Supported sitting is sitting while utilizing the chair back for support. Your bottom should be fully at the back of the seat. Slouch and sit up tall to find a comfortable neutral position for your lower back. Maintain this comfortable middle position and shift your weight slightly backward (from your hips) to the back edge of your sit bones until you feel the contact surface of the chair back supporting you. Notice if the chair back completely supports a comfortable alignment. If there are any areas that lack support (almost always), use thin towels or pillows to conform the chair to meet the needs of your chosen alignment.


Standing

Stand with your weight equally balanced in your feet. You should feel equal pressure between the left and right foot and equal pressure between the back and the front of each individual foot (with your weight in the middle of each foot). Knees relaxed. Rib cage aligned vertically over hips. You may feel like you are leaning forward slightly. Try staggering your stance to alternate weight distribution.


Shoulder and Neck Alignment

Whether sitting or standing, your shoulders need to be open and your neck needs to be lengthened.

  • Sitting
    • Bend your elbows to 90°.
    • Keep your elbows against your sides and rotate your hands outward.
    • Feel your chest open and shoulder blades come together.
    • Maintain this shoulder blade position as you rest your forearms on the chair’s arm rest and return your hands to work position.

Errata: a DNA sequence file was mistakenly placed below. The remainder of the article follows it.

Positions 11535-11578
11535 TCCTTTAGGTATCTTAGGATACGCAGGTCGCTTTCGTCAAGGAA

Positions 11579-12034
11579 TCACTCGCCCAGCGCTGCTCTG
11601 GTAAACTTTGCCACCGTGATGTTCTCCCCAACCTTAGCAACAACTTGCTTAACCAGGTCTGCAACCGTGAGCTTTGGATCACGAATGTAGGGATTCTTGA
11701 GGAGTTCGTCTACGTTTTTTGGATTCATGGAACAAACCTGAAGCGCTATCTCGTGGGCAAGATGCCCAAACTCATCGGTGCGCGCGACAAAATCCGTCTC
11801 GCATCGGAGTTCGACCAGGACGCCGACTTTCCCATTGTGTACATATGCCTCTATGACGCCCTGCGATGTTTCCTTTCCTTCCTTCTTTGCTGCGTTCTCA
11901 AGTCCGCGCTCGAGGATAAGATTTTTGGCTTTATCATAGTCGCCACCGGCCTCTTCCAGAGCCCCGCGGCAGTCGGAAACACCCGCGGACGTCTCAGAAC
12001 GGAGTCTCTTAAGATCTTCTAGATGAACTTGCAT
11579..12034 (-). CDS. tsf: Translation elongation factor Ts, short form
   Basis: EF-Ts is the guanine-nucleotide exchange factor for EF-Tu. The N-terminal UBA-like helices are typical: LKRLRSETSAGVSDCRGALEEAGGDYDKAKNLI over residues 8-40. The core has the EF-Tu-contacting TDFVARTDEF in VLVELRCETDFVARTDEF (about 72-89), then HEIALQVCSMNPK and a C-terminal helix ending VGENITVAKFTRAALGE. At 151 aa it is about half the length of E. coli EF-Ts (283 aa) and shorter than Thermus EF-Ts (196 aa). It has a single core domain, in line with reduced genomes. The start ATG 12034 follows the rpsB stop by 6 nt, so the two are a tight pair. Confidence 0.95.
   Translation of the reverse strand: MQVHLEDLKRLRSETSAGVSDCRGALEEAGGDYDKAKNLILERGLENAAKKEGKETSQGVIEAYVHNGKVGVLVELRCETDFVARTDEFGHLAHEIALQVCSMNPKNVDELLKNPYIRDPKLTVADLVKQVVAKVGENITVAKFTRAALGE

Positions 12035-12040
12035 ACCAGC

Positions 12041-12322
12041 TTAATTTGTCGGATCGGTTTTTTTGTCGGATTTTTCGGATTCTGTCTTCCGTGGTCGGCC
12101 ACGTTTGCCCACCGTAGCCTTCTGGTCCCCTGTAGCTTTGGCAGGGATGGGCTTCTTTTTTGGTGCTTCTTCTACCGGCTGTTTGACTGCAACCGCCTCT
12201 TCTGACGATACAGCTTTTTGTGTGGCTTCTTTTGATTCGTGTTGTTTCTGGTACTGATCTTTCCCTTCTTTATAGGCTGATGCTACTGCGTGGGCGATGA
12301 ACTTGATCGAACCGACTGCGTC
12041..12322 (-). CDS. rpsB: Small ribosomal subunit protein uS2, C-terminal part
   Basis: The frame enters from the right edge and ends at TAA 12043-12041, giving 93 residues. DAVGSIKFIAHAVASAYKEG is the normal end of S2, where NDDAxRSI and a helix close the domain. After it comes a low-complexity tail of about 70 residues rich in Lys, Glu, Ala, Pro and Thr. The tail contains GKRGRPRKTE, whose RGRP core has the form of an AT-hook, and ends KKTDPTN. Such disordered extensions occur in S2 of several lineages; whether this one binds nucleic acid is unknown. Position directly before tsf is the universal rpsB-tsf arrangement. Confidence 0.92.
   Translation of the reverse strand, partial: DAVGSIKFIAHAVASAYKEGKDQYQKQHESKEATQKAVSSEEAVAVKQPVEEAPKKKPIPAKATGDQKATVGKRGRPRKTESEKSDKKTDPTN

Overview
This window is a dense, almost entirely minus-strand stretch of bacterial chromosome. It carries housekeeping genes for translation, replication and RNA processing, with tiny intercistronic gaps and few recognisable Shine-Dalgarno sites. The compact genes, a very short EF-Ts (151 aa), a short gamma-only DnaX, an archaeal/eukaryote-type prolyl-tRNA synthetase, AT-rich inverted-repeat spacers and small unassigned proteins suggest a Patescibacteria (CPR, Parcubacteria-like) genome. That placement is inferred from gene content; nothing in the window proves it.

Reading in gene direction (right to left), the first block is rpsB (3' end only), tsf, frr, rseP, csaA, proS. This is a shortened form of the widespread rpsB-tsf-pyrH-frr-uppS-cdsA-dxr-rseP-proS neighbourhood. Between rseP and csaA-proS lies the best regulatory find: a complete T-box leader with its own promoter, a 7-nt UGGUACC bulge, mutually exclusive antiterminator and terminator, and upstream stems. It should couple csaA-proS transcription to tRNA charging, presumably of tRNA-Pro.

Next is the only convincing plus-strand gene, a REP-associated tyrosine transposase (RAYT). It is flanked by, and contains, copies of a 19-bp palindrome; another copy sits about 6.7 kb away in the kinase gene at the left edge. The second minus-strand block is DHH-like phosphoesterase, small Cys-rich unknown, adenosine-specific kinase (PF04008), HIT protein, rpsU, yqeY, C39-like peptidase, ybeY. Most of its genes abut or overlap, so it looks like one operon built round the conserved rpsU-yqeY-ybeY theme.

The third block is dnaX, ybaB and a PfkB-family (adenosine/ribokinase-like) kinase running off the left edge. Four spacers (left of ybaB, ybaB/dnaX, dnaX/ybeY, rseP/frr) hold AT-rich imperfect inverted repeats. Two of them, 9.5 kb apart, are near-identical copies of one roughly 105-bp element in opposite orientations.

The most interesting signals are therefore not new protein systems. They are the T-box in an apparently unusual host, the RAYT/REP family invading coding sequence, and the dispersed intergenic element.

• You want to maintain your head and neck in a midrange, relaxed position. You can find this by looking up and down (or nodding ‘yes’) and stopping at a relaxed position with a slight bias towards chin down.
  • Standing
    • With your arms straight, rotate your palms facing forward.
    • Feel your chest open and the shoulder blades come together.
    • Maintain this shoulder blade position as you rest your forearms on your desk and your return your hands to a work position.
    • You want to maintain your head and neck in a midrange, relaxed position. You can find this by looking up and down (or nodding ‘yes’) and stopping at a relaxed position with a slight bias towards chin down.

Workstation Setup

Desk Height

The desk should be a height that allows your forearms to be horizontal or slightly down-sloping while working. This may require you to increase the height of your chair, unless your desk height is adjustable. If you have to increase the chair height, make sure your feet are firmly supported. You may need to use a foot support.